My guess is that we all have concerns about how to clean up our own and others’ code, but we’re not always sure how to go about it – which is exactly what Fiona covers so well.
 

 

Want more?

Like to see and read more like this? Be the first to score invitations to our events? Then jump on our once-a-week mailing list to keep up with everything happening at Web Directions. And you’ll get a complimentary digital copy of Scroll magazine.


The post Video Ristretto: CSS: Code Smell Sanitation – Fiona Chan appeared first on Web Directions.

Registrations Open for Code 17, First Speakers Announced

Source: Web Directions Blog John • 16 May 2017

We have just opened registrations for Web Directions Code 17!

For those new to it, and to remind those who know it well, Code has evolved to be the premier conference in Australia focusing on JavaScript, front end HTML/CSS, devops, engineering, web-facing programming, security, performance … in short, code.

The last time we held Code solely in Melbourne in 2015 at the same venue, we sold out quite some way in advance. We’ve kept the prices at 2015’s, so make sure you don’t miss out, register your ticket today.

Whether you call yourself a coder, a programmer, a developer or an engineer – if your job is to deliver robust, fast, secure, engaging web experiences, Web Directions Code in Melbourne from 3-4 August is for you.

Here’s why.

Code

The Speakers

We have an extraordinary line-up of speakers planned for Code: people who can lift your professional expertise to new levels, familiarising you now with techniques and tools that will become commonplace in the near future.

Right now, we can confirm two of our leading speakers, and they are, indeed, world leaders in their fields.

Brian Terlson & Val Head

Brian Terlson is the editor of the JavaScript specification, and a long standing member of TC39, the committee standardising JavaScript. He’s also a key developer of the JavaScript engine in the Edge browser. Who better to help us see where JavaScript is today, and where the next few years will take us?

Val Head is one of the foremost experts in animation and the web anywhere. She’s written extensively on the subject, advised companies like Shopify and Automattic (creators of WordPress) and spoken all over the world. Val will survey the full spectrum of animation options from CSS to React Motion and show which are best suited for implementing state transitions, showing data, animating illustrations, or making animations responsive.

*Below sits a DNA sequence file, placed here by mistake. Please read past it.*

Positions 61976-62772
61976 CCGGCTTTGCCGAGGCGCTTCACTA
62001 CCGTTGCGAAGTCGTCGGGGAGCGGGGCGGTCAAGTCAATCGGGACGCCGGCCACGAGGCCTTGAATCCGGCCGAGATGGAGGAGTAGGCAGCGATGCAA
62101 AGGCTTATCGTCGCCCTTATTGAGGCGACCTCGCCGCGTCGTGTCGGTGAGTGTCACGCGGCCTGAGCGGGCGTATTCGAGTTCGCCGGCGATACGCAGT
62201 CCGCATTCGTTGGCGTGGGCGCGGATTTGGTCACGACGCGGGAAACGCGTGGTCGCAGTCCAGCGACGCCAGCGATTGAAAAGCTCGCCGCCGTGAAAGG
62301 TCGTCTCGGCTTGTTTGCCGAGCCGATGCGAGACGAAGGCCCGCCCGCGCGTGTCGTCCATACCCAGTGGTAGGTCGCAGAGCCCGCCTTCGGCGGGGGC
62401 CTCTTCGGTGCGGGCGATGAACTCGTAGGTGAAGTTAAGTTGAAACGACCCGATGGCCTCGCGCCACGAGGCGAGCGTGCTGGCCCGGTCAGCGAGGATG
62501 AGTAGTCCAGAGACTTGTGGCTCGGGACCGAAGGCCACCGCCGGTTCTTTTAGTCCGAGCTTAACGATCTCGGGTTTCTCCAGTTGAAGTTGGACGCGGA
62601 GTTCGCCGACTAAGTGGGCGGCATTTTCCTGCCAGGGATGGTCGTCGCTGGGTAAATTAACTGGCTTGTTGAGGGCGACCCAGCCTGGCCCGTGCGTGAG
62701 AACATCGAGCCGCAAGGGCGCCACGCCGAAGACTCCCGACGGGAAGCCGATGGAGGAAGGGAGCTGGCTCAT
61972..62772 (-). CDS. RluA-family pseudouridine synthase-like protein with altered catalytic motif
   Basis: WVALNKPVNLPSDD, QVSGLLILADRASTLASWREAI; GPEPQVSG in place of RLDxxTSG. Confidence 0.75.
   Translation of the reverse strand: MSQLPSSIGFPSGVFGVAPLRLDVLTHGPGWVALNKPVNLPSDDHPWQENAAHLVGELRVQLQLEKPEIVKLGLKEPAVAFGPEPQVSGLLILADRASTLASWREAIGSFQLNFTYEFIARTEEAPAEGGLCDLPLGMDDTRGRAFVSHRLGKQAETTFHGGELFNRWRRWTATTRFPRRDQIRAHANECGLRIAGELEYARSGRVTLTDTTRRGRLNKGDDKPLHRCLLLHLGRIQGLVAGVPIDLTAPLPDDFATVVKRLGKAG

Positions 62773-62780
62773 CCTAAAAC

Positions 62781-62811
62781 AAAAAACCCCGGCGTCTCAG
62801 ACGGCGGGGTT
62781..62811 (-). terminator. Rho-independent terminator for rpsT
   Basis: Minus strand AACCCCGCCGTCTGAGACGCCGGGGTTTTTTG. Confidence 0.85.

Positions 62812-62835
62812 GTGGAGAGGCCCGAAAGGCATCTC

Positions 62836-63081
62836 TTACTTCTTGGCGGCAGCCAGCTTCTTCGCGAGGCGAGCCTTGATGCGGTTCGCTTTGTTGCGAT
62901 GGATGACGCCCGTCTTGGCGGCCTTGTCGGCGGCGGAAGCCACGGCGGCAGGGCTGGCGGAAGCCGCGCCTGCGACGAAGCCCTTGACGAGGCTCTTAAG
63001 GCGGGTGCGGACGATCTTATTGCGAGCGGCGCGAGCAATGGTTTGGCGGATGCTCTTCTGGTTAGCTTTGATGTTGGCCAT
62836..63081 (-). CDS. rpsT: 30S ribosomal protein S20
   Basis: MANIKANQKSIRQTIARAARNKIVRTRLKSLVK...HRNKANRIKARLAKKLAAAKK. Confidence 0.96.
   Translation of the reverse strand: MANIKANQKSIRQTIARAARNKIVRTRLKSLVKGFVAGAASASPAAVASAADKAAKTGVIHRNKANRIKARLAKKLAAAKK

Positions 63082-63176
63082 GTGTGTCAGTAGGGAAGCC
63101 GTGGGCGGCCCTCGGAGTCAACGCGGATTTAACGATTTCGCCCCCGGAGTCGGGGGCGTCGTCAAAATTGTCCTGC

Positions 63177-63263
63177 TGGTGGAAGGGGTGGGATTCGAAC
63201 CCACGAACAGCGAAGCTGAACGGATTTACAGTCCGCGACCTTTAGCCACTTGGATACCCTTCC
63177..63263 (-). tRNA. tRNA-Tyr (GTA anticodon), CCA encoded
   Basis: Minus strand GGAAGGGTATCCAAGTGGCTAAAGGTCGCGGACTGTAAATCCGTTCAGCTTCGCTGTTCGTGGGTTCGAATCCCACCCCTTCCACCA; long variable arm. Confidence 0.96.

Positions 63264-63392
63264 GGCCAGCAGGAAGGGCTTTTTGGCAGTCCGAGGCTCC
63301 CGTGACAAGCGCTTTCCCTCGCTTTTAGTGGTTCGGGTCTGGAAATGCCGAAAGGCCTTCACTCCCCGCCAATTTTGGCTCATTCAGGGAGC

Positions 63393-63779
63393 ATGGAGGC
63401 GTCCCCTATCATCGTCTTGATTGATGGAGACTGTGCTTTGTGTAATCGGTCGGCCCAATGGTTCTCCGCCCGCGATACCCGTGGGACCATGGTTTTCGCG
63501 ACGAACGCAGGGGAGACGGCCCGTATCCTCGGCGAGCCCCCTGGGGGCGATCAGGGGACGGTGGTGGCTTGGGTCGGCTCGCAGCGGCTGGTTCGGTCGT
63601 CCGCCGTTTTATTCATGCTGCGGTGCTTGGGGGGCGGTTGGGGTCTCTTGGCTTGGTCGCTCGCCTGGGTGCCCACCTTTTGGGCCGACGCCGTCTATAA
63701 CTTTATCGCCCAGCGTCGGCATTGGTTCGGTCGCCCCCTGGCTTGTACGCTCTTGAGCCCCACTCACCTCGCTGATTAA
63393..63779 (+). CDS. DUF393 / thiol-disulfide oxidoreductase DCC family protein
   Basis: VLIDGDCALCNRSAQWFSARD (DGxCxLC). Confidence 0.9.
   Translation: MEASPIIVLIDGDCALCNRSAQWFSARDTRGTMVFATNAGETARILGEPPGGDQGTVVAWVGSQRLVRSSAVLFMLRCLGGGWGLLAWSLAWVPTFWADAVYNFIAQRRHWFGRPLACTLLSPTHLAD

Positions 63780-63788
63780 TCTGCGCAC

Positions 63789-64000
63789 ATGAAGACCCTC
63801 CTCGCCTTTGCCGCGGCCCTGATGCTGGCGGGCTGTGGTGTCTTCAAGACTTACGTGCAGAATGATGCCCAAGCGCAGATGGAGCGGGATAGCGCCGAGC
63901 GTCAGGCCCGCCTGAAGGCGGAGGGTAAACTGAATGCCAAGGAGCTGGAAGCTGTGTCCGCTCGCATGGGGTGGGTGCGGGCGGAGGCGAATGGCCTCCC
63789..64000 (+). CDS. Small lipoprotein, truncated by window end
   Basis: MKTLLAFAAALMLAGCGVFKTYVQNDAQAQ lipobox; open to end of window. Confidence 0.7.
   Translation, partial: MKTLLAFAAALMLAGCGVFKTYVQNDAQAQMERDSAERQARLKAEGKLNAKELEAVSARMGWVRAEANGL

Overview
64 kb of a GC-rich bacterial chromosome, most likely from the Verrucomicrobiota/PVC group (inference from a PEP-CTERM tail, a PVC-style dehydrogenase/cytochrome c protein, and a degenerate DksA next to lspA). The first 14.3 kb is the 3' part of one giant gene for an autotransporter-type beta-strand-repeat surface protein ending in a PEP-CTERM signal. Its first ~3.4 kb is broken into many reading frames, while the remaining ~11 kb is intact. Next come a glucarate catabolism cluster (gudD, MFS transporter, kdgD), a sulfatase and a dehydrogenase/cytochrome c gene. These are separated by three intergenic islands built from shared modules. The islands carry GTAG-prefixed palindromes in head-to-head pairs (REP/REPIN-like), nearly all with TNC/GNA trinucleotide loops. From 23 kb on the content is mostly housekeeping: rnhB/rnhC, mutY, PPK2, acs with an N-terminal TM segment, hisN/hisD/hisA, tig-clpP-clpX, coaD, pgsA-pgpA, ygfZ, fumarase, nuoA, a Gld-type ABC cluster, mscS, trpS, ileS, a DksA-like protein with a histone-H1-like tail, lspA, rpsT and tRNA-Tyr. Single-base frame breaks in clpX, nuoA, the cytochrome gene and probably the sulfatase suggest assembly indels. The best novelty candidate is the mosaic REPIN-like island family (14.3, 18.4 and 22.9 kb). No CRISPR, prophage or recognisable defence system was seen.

The Presentations

These are just two of about 20 amazing speakers from around the world covering everything from core JavaScript features to complex modern CSS and best practice performance. Everything you need to stay up to date in our fast changing field.

What is this Code of which you speak?

Skip it – just let me register!

We Want You to Present

Our Call For Proposals to present at Code is now open. Yes, we curate the conference, but we like to leave room for outstanding, relevant talks from local speakers, experienced or not.

Sessions are 20 minutes long, and open to Australian residents. If you’re successful, we’ll fly you to Melbourne, put you up, and treat you like any other speaker.

The Code CFP is open until 31 May.

OK, I’m interested in presenting

Code Leaders

We’re also really excited to take the wraps off a brand new event, Code Leaders, a special day-long conference preceding Code.

Code Leaders highlights the challenges being faced by a new generation of code-focused team leaders, project managers, CTOs and senior engineering professionals.

Code Leaders

The full-day conference draws on the skills and experience of some of our Code headliners as well as local expertise to explore issues of management and leadership in a code setting.

You’ll focus on technology, practice, leadership and cultural challenges in a collegial atmosphere with others facing challenges similar to your own.

Take me to your Leaders

Key Dates

31 May 
Code 17 Call for Presentations ends.

30 June 
End of Financial Year; Code and Code Leaders Early Bird ends.

2 August 
Code Leaders Conference.

3-4 August
Code Conference.

Pricing

We always keep our prices as low as we can, and we have complete confidence in the quality and relevance of our speakers and their presentations, but we also know that a little incentive can sometimes make it easier to find room in a limited budget, especially if you have to convince someone else.